inclusive_endIndicates whether to include the endkey and endkey_docid (if set) in the range. The default value is true.
keyA URL encoded JSON value indicating an exact key on which to match.
limitThe maximum number or rows to include in the output.
skipThe number of rows to skip. The default value is 0.
descendingIndicates whether to reverse the output to be in descending order. The default value is false. This option is applied before rows are filtered, so you will likely need to swap your startkey/startkey_docid and endkey/endkey_docid parameter values.
groupIndicates whether to group results by keys. This parameter can only be true if a Reduce function is defined for your view and the reduce parameter is set to true (its default). The default value of this parameter is false.
group_levelIf your keys are JSON arrays, this parameter will specify how many elements in those arrays to use for grouping purposes. If your keys are not JSON arrays, this parameter’s value will effectively be ignored.
include_docsIndicates whether to fetch the original document from which the row was emitted. This parameter can only be true if a Reduce function is not defined for your view, or the reduce parameter is set to false. The default value of this parameter is false.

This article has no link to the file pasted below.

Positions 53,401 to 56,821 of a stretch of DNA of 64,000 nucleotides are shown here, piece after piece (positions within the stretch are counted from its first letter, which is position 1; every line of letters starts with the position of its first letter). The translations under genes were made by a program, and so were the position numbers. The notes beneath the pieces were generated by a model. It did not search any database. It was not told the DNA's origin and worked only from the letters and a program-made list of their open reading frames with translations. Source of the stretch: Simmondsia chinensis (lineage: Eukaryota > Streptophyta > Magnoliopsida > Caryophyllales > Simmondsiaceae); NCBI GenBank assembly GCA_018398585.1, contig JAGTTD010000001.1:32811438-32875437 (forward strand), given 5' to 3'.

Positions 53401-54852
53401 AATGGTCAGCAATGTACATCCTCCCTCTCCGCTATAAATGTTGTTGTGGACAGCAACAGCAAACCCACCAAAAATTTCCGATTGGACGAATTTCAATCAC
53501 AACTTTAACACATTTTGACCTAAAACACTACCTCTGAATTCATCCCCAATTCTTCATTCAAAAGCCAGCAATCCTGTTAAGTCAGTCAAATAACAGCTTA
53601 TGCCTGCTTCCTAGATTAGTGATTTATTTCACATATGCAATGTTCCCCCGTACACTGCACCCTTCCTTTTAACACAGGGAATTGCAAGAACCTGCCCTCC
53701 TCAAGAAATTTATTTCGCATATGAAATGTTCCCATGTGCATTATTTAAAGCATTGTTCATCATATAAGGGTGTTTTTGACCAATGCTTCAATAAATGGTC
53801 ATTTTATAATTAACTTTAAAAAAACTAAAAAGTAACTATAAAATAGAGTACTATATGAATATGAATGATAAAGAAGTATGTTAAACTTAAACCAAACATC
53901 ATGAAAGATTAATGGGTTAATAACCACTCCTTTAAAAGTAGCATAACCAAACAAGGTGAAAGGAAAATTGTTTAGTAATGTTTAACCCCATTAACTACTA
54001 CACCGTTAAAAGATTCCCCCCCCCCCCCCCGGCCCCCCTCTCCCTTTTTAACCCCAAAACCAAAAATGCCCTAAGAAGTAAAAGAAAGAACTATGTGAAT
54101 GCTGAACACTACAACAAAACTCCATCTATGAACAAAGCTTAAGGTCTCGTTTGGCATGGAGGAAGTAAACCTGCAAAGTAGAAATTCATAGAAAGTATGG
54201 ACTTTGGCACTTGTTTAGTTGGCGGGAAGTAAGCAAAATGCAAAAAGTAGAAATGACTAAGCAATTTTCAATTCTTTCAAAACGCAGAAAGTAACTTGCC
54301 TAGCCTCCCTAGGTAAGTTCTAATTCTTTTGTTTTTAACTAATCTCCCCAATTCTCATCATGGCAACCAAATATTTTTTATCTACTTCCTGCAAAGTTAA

staleSet the value of this parameter to ok if you are OK with possibly getting outdated results. Set the value to update_after if you are OK with possibly getting outdated results, but would like to trigger a view update after your results have been retrieved.

Range Queries

A range query allows you to control resultant rows by starting and/or ending key and, optionally, document ID. If no startkey or endkey is defined, all rows from the view will be included in your results. You can also specify an exact key on which to match.